Midterm Results of Cementless and Cemented Unicondylar Knee Arthroplasty with Mobile Meniscal Bearing: A Prospective Cohort Study

The Open Orthopaedics Journal 31 Oct 2017 RESEARCH ARTICLE DOI: 10.2174/1874325001711011173



Cemented unicompartmental knee arthroplasty (UKA) yields good clinical outcome but common revision reasons are loosening and pain. Cementless UKA may reduce the revision rate.


The current study was designed to assess clinical and radiographic outcome of cemented and cementless UKA, using bone quality as determined by the Bone Hardness Test (BHT) as selection criterion for cementless implantation.


In this prospective comparative cohort study we analyzed 50 cementless and 29 Oxford consecutive UKA cases. Patients with sufficient bone quality were eligible for cementless UKA. Bone quality was assessed with the BHT, which consisted of exercising pressure with the thumb on the bone surface created after resection of the tibia.


The average surgical times were 62.5 ± 12.6 and 78 ± 16 minutes in the cementless and the cemented group, respectively (p < 0.01). The average thickness of the polyethylene insert was 4.3 ± 1.2 (range, 3 – 9) and 3.7 ± 0.8 (range, 3 – 6) mm, respectively (p = 0.02). Both types of implants yielded excellent clinical and functional results. At an average follow-up time of seven years, we found non-significant differences between clinical results of cementless versus cemented implants.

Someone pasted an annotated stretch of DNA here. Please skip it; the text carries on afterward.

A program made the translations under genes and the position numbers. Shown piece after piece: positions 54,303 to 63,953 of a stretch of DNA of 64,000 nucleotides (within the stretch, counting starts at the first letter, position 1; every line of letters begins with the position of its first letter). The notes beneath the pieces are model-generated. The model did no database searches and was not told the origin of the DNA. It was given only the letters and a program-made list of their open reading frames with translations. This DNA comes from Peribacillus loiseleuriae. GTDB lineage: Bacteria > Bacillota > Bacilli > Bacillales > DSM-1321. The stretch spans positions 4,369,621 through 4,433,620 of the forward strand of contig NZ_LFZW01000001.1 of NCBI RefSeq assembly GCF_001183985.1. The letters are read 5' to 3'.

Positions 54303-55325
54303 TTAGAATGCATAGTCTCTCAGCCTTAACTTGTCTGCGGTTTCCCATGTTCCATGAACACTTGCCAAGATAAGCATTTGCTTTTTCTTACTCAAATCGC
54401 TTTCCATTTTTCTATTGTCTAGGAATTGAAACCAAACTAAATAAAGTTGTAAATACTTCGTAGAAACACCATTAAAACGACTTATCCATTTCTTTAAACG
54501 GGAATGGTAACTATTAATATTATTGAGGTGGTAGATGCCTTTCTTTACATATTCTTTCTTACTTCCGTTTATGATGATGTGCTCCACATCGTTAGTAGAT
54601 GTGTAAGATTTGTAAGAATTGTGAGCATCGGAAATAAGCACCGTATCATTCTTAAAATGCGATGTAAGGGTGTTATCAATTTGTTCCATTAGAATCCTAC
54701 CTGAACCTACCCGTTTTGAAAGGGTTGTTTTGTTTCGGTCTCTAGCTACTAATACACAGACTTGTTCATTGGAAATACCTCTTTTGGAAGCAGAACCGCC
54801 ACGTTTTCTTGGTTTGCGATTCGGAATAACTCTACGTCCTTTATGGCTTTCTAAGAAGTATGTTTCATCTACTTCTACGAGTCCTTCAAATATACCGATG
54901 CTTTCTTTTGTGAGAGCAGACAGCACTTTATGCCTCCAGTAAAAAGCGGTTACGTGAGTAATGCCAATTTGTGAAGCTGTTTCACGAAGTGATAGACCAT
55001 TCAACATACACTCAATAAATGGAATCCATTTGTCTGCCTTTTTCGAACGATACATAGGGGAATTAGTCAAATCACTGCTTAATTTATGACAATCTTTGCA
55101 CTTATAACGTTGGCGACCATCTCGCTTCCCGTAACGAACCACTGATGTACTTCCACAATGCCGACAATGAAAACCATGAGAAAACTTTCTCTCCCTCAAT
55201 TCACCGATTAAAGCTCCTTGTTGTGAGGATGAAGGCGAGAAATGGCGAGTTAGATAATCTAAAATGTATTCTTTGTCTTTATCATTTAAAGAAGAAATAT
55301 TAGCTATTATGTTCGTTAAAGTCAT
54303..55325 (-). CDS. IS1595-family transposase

Shorter surgical time makes cementless implantation more attractive to surgeons when considering UKA options for their patients. The average thickness of the polyethylene insert in cementless group was 0.6 mm thinner than in the cemented group. The BHT is a simple and useful test to assess whether patients are eligible for cementless UKA.

Keywords: Osteoarthritis, knee, Unicompartmental knee arthroplasty, Mobile meniscal bearing, Cohort study, Implant fixation, Clinical outcome, Bone hardness test.
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